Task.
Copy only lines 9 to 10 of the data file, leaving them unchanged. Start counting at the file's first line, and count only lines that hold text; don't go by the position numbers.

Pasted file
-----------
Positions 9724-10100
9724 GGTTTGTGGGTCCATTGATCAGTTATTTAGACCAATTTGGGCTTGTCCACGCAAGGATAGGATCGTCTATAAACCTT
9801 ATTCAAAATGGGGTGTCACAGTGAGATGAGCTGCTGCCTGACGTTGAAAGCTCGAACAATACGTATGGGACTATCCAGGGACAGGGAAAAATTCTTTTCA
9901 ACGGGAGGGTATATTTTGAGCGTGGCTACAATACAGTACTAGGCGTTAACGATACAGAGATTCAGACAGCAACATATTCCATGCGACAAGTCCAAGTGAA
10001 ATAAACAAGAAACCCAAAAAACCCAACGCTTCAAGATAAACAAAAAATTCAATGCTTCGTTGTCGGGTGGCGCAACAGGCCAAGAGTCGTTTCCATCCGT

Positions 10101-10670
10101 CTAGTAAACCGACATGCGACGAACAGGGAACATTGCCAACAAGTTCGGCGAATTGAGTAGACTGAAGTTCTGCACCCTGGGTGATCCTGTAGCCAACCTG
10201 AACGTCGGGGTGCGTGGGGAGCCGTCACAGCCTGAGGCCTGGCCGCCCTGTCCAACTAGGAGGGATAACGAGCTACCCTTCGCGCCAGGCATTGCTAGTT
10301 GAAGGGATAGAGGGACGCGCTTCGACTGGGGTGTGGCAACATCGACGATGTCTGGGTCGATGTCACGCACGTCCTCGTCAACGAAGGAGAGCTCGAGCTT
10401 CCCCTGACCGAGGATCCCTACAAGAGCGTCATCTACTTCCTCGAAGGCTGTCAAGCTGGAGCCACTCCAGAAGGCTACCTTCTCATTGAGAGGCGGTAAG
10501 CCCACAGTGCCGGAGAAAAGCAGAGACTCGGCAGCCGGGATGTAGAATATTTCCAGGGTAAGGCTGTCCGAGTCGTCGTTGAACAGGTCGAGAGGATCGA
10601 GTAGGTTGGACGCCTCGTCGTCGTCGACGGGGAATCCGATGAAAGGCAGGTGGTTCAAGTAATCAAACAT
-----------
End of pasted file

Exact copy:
10301 GAAGGGATAGAGGGACGCGCTTCGACTGGGGTGTGGCAACATCGACGATGTCTGGGTCGATGTCACGCACGTCCTCGTCAACGAAGGAGAGCTCGAGCTT
10401 CCCCTGACCGAGGATCCCTACAAGAGCGTCATCTACTTCCTCGAAGGCTGTCAAGCTGGAGCCACTCCAGAAGGCTACCTTCTCATTGAGAGGCGGTAAG